Yorkshire golf: Leeds Cup returns home to Cobble Hall

The Leeds Cup, professional golf's oldest trophy.The Leeds Cup, professional golf's oldest trophy.
The Leeds Cup, professional golf's oldest trophy.
THE iconic Leeds Cup, professional golf's oldest trophy, returns to its spiritual home, Leeds (Cobble Hall), after an eight-year absence.

It is fantastic news for the club, which nearly went into administration in 2012.

Secretary Paul Mawman said: “We’re delighted that the cup is coming home and we’ve been endorsed by the PGA. We are also the only club that can use the Leeds crest.

Hide Ad
Hide Ad

“Staging the competition here (from May 15-17) also helps our marketing initiatives.”

PGA North secretary Jonathan Paine revealed: “The club were very keen to stage the Leeds Cup again based on the huge success they enjoyed the last time they hosted it.

“It’s great news for Yorkshire golf. The 36-hole tournament will be preceded by a pro-am and if everything goes to plan we expect it will continue at Cobble Hall on a regular basis.”

There has been plenty of drama over the years in the competition, including in 2008 when Waterton Park’s Scott Barber won a play-off on the final hole, an uphill par-3, at the 10th attempt.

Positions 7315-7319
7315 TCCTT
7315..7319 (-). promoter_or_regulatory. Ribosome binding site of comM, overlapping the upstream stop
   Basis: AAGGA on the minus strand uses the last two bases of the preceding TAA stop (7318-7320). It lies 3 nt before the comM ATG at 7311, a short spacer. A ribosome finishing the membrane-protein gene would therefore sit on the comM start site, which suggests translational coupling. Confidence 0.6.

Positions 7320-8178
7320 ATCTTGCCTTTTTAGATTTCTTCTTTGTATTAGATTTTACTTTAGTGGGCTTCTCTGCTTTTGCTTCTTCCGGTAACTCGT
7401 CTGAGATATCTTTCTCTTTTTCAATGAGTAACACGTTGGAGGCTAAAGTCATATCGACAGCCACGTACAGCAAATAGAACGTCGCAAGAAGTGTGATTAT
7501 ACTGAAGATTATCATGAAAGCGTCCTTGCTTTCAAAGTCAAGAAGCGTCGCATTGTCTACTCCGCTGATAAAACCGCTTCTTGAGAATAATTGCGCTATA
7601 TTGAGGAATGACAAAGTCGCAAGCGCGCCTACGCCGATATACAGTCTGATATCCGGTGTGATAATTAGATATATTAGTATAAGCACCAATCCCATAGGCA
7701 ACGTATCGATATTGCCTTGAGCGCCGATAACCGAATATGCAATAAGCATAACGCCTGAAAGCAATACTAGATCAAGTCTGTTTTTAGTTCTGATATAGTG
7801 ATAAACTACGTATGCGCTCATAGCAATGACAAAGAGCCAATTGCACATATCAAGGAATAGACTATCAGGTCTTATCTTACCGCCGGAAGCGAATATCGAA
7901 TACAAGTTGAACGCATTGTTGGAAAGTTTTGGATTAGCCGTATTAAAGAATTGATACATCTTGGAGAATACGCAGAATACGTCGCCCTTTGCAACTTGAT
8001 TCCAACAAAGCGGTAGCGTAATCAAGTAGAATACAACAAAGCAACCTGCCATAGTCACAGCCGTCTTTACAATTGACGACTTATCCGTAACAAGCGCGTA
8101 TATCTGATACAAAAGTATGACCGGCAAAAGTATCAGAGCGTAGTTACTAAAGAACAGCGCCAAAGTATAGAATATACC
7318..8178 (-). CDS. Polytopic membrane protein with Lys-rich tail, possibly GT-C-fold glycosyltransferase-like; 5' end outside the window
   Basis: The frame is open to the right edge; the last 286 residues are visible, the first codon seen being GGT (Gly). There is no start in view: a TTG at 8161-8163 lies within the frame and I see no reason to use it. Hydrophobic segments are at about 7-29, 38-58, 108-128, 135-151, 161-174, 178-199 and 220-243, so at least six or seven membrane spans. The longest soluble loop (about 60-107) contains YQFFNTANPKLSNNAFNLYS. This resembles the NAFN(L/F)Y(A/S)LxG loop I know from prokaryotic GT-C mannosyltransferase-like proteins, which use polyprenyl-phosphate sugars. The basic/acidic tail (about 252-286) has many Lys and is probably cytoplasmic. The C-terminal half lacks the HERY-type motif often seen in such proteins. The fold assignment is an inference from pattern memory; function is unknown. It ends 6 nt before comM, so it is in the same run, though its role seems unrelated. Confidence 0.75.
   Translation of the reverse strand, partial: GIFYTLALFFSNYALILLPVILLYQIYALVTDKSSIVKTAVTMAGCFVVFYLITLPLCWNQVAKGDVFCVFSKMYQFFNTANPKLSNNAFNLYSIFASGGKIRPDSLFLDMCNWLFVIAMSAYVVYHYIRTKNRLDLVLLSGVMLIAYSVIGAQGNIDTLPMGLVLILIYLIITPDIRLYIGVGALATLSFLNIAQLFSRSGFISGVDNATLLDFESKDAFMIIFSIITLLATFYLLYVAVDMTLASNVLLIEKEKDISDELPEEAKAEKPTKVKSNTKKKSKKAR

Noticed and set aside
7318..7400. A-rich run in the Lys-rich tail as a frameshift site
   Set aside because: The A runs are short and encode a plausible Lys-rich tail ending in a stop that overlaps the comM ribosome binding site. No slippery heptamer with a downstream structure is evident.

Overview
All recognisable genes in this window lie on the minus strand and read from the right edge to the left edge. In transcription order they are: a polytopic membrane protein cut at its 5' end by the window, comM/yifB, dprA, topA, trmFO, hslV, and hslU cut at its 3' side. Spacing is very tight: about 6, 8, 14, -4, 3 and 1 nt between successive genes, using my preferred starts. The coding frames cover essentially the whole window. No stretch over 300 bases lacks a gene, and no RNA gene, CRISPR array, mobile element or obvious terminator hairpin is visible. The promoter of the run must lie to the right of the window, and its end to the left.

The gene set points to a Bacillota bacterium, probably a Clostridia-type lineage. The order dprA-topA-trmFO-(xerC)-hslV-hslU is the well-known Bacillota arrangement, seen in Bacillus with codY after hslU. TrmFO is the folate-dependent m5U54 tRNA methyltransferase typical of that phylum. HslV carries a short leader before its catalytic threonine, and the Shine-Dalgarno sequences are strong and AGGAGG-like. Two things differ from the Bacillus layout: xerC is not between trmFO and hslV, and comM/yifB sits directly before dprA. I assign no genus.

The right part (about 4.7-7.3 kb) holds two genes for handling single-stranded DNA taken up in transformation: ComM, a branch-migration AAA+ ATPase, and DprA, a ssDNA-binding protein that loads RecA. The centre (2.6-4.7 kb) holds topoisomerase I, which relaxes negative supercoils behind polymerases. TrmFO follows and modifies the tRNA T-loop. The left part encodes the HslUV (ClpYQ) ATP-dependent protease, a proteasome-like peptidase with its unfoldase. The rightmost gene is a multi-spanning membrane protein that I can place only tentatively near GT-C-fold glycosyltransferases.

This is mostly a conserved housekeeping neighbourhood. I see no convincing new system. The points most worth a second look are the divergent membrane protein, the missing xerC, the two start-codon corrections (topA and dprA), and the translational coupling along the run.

Hide Ad
Hide Ad

The parkland course of Leeds, situated on the north side of the city and founded in 1896, staged the tournament for the first time 1902 when six-time Open champion Harry Vardon won.

Penrose Green, club president and subsequent Lord Mayor of the City, presented him with the magnificent trophy, which is showcased at the PGA Belfry headquarters because of its value.

Apart from Vardon, many other famous names have been inscribed on the cup including former Open champions, Ryder Cup players and well-known club professionals from both sides of the Pennines.

In the early years the competition was played alternately in Yorkshire and Lancashire.

Hide Ad
Hide Ad

Vardon’s winning score over two rounds was 149 followed by Alex Herd and JH Taylor, who were four off the pace.

It is recorded that in the 1911 tournament, the Leeds club had generously given £18 to provide £2 each for the first 14 players, who would qualify for a foursomes competition at Walton Heath.

The PGA had provided £20 in prize money for which £4 was voted as assistants’ prizes, divided into four prizes of £2, £1, 10s, and 10s.

Penrose Green also donated a prize of five guineas to go to any player breaking the course record of 72.

It was won by Horace Fulford, of Moortown, with an afternoon round of 71. The previous record of 72 was set by host professional Mr Caird, on November 3, 1901.

Related topics: